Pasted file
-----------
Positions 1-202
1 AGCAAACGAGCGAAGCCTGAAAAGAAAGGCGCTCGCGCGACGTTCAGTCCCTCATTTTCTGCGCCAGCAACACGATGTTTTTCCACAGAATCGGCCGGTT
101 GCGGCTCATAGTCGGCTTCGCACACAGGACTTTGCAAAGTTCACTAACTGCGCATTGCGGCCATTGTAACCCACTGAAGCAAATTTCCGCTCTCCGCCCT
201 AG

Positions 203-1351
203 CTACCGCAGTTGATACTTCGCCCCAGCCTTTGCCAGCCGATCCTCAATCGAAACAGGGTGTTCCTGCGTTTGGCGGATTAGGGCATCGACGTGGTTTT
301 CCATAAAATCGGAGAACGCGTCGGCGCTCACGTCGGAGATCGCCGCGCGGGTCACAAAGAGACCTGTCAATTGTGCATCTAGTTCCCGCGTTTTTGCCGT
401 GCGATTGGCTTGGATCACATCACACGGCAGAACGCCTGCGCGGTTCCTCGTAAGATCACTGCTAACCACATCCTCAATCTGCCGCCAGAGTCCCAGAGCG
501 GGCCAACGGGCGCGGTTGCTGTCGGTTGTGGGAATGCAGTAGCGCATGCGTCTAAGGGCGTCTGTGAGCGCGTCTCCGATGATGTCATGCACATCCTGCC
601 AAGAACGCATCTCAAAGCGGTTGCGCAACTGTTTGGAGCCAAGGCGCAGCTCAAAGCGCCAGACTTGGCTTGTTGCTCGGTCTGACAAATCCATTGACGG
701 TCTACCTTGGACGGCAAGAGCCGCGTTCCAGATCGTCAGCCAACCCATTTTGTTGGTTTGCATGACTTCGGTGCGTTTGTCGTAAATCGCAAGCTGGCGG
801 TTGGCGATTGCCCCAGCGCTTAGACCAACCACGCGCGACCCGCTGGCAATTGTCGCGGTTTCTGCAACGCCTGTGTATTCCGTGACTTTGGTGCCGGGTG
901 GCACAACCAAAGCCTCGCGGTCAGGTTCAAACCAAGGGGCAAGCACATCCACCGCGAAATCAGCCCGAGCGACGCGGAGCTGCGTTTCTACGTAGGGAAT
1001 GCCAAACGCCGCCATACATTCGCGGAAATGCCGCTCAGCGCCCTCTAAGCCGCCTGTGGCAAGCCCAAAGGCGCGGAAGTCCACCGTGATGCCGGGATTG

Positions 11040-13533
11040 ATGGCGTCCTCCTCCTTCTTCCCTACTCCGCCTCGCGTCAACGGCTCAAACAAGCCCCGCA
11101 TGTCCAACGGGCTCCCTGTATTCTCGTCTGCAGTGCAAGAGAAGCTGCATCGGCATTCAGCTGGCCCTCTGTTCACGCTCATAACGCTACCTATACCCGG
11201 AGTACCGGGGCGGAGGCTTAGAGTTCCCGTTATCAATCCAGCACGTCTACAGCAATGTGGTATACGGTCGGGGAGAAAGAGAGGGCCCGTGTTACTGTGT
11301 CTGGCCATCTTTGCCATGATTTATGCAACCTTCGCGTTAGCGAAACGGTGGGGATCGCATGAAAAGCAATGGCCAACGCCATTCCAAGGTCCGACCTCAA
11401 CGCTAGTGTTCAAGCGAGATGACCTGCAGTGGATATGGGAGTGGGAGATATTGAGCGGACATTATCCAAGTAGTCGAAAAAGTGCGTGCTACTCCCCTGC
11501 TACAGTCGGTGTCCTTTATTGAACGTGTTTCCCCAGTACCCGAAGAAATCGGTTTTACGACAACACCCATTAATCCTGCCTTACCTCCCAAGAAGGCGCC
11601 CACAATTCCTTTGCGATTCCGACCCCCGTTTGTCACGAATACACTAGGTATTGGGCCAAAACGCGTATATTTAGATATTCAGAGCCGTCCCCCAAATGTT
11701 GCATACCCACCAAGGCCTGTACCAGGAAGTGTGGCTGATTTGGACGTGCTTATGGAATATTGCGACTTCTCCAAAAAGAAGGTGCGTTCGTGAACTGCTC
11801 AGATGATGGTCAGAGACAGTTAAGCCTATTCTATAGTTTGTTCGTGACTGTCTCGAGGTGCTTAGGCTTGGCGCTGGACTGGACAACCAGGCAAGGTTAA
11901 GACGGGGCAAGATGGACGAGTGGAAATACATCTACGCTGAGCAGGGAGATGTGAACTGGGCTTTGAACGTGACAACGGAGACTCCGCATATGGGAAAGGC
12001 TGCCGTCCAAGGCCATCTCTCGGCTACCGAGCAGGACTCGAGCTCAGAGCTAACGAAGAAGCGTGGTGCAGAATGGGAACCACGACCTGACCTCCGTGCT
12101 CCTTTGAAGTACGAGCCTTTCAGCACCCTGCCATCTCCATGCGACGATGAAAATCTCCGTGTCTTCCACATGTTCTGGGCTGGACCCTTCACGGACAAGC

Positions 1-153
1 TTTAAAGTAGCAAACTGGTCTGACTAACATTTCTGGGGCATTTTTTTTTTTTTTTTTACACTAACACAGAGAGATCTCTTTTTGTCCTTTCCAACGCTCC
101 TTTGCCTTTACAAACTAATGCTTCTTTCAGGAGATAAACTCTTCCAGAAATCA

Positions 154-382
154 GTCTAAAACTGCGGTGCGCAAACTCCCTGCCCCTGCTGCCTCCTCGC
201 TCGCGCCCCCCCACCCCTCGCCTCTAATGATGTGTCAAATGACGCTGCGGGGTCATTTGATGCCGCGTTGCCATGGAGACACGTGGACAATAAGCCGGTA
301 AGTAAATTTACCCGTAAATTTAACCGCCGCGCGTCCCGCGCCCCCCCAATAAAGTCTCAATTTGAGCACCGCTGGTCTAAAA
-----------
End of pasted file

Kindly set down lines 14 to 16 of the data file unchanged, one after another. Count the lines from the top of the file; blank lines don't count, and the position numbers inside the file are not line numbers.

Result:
1001 GCCAAACGCCGCCATACATTCGCGGAAATGCCGCTCAGCGCCCTCTAAGCCGCCTGTGGCAAGCCCAAAGGCGCGGAAGTCCACCGTGATGCCGGGATTG

Positions 11040-13533
11040 ATGGCGTCCTCCTCCTTCTTCCCTACTCCGCCTCGCGTCAACGGCTCAAACAAGCCCCGCA